Trade Wars

Questioning the merits of globalization

Globalization in all its forms, from social to economic to political, has been on the rise since about the 1970s, and I sincerely believe that it has had more advantages than disadvantages on average. Although it may seem hard to believe right now, the real cost of finished goods has come down over the decades, and there is evidence that the world has become more peaceful, with fewer wars and war-related deaths than before. the past.

It goes without saying that the events of the past two years, including the US-China trade war, the Covid pandemic and now the Russian-Ukrainian war and international sanctions, have called into question the merits of globalization. Inflation has reached its highest level in 40 years and Western Europe faces a severe energy crisis, prompting policymakers and multinationals to rethink the supply chains that crisscross the world and source materials and labor from hostile jurisdictions.

Russia’s invasion of Ukraine “ended the globalization we’ve known for the past three decades,” says Larry Fink, co-founder and CEO of BlackRock, the world’s largest asset management firm . In last week’s letter to shareholders, he adds that “companies and governments will also look more broadly at their dependencies on other nations” due not only to war but also to the pandemic. Nearshoring, the practice of moving business operations closer to home, could benefit Mexico, Brazil and even the United States

Lockdown of Chinese exports

An important country that Fink does not mention is China, but it is essential to understanding the consequences of uncontrolled globalization. China has long been the factory of the world. Of the 10 busiest seaports in the world, six are in the Asian country. It is estimated that a third of the world’s maritime transport passes through the South China Sea.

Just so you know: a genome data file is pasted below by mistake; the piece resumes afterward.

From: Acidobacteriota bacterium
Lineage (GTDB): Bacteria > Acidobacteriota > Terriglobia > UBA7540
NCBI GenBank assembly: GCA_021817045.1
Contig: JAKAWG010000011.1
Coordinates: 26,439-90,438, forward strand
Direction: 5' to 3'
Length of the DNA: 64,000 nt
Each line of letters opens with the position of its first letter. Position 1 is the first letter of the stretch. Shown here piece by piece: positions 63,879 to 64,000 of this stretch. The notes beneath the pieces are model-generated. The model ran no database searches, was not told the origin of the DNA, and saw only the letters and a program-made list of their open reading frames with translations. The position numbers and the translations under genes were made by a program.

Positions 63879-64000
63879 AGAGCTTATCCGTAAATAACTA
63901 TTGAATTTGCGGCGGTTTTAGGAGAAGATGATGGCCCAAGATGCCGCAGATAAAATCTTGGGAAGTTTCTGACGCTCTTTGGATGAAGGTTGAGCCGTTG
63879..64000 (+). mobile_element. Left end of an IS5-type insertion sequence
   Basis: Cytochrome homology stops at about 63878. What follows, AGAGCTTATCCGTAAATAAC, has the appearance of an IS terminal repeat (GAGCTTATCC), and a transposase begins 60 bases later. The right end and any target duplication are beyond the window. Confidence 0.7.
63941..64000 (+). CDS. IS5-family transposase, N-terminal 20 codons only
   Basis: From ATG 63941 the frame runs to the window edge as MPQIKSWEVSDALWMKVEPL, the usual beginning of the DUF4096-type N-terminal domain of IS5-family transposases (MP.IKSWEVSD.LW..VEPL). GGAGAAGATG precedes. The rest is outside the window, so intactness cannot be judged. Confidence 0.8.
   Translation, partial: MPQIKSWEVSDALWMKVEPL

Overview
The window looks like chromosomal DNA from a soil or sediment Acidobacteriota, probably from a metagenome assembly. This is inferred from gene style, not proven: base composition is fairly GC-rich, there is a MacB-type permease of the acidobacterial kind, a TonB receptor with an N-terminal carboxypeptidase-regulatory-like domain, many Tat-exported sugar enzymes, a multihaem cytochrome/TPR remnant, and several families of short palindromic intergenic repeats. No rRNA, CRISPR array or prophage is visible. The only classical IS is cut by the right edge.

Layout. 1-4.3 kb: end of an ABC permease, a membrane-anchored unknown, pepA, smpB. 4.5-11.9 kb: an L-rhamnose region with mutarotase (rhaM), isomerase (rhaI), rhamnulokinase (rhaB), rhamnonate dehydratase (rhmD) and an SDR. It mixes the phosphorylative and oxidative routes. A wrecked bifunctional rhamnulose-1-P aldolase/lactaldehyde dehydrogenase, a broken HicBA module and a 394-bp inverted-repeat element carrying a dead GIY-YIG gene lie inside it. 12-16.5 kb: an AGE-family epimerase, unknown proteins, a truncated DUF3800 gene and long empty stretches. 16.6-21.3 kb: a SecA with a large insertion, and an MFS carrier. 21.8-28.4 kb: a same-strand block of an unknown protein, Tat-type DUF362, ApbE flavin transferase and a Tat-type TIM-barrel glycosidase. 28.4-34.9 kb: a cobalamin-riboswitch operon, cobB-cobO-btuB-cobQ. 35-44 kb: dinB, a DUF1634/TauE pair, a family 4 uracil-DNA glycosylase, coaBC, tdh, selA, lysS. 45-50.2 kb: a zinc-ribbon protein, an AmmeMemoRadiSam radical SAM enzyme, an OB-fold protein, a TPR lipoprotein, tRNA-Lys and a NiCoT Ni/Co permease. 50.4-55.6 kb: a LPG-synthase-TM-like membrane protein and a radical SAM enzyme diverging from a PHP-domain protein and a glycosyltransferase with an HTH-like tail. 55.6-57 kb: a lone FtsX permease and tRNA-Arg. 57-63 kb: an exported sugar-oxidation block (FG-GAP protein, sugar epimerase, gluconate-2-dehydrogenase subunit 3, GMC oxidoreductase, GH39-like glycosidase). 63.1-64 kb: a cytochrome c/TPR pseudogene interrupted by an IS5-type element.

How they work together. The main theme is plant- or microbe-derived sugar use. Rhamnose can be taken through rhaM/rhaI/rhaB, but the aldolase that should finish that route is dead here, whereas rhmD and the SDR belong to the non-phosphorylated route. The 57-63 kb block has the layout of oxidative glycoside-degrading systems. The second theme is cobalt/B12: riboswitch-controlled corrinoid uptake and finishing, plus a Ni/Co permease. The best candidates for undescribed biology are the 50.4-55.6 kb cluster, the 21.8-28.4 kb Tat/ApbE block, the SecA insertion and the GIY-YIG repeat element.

Today, we see the risks of depending so heavily on a single country for the movement of goods. China is experiencing an unexpected increase in Covid cases, and because it has a zero Covid policy, it is closing businesses, factories and warehouses, especially in Shanghai, a major port city that is home to more than 26 million people. Those lockdowns were reflected in the March reading of China’s Caixin General Manufacturing PMI, which showed manufacturing activity was slowing at the fastest pace since the pandemic began two years ago.

China was one of six countries whose manufacturing PMI was below the 50.0 mark in March, the others being Turkey, Mexico, Myanmar, Kazakhstan and, with a reading of 44.1 , Russia. That was enough to push down global factory activity, as measured by JPMorgan’s global manufacturing PMI, to an 18-month low of 53.0.

Expect higher shipping costs

Although the port of Shanghai, the world’s busiest port, would have remained open, the blockage of shipments is worsening as trucks are not available to transport the products. According to data from VesselsValue, port congestion is at an all-time high, with the number of ships awaiting loading and unloading going parabolic.

Shipping giant Maersk warned customers last week that the closures will likely lead to even higher shipping costs, writing that “there will be longer delivery times and possible increased transport costs such than detour fees and highway fees”. These extra costs will in turn be passed along the supply chain to the end consumer, who already has to deal with runaway inflation.

Attractive gold and silver look

With shipping rates on the rise, I would take a long look at container shipping stocks, including Maersk. The group generated record profits last year as fares tripled following a surge in demand linked to the pandemic. Global disruptions, from the ongoing pandemic to the war in Eastern Europe, mean rates could remain high for some time to come.

Precious metals such as gold and silver also continue to be attractive. At the close of last month, gold was posting its best quarter since June 2020 on safe-haven demand.

A Capitalight Research report last week included a compelling picture of how gold and silver performed during certain geopolitical crises. Both metals have risen in every instance since the twin Iranian hostage crises of 1979-1980 and Russia’s invasion of Afghanistan. In this case, the price of gold doubled while silver rose 395%.

Although returns weren’t as strong in later events, they were respectable double digits, underscoring the metals’ safe haven status. Since Russia invaded Ukraine in January, silver has risen 16%, gold 13%.

Capitalight analysts say “if the current crisis escalates into nuclear/chemical war, the price of gold and silver could double.” Nobody wants to see that, obviously, but I think it’s a good idea to have cover in case something like this happens.

Have a good week!